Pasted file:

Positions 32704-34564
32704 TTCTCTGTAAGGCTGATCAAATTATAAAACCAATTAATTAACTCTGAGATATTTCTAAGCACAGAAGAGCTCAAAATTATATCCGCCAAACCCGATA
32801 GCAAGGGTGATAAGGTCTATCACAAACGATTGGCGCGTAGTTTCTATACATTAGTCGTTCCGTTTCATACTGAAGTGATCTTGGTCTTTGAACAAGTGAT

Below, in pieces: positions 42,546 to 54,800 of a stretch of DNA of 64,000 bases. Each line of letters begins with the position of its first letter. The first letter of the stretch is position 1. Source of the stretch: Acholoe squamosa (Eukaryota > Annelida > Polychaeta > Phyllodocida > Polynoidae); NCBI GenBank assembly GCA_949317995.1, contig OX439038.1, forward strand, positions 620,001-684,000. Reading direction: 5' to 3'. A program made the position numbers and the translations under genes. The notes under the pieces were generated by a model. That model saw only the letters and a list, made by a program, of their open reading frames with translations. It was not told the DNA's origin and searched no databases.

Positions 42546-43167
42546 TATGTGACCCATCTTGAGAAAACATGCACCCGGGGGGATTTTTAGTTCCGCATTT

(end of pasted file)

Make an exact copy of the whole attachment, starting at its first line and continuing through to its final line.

Positions 32704-34564
32704 TTCTCTGTAAGGCTGATCAAATTATAAAACCAATTAATTAACTCTGAGATATTTCTAAGCACAGAAGAGCTCAAAATTATATCCGCCAAACCCGATA
32801 GCAAGGGTGATAAGGTCTATCACAAACGATTGGCGCGTAGTTTCTATACATTAGTCGTTCCGTTTCATACTGAAGTGATCTTGGTCTTTGAACAAGTGAT

Below, in pieces: positions 42,546 to 54,800 of a stretch of DNA of 64,000 bases. Each line of letters begins with the position of its first letter. The first letter of the stretch is position 1. Source of the stretch: Acholoe squamosa (Eukaryota > Annelida > Polychaeta > Phyllodocida > Polynoidae); NCBI GenBank assembly GCA_949317995.1, contig OX439038.1, forward strand, positions 620,001-684,000. Reading direction: 5' to 3'. A program made the position numbers and the translations under genes. The notes under the pieces were generated by a model. That model saw only the letters and a list, made by a program, of their open reading frames with translations. It was not told the DNA's origin and searched no databases.

Positions 42546-43167
42546 TATGTGACCCATCTTGAGAAAACATGCACCCGGGGGGATTTTTAGTTCCGCATTT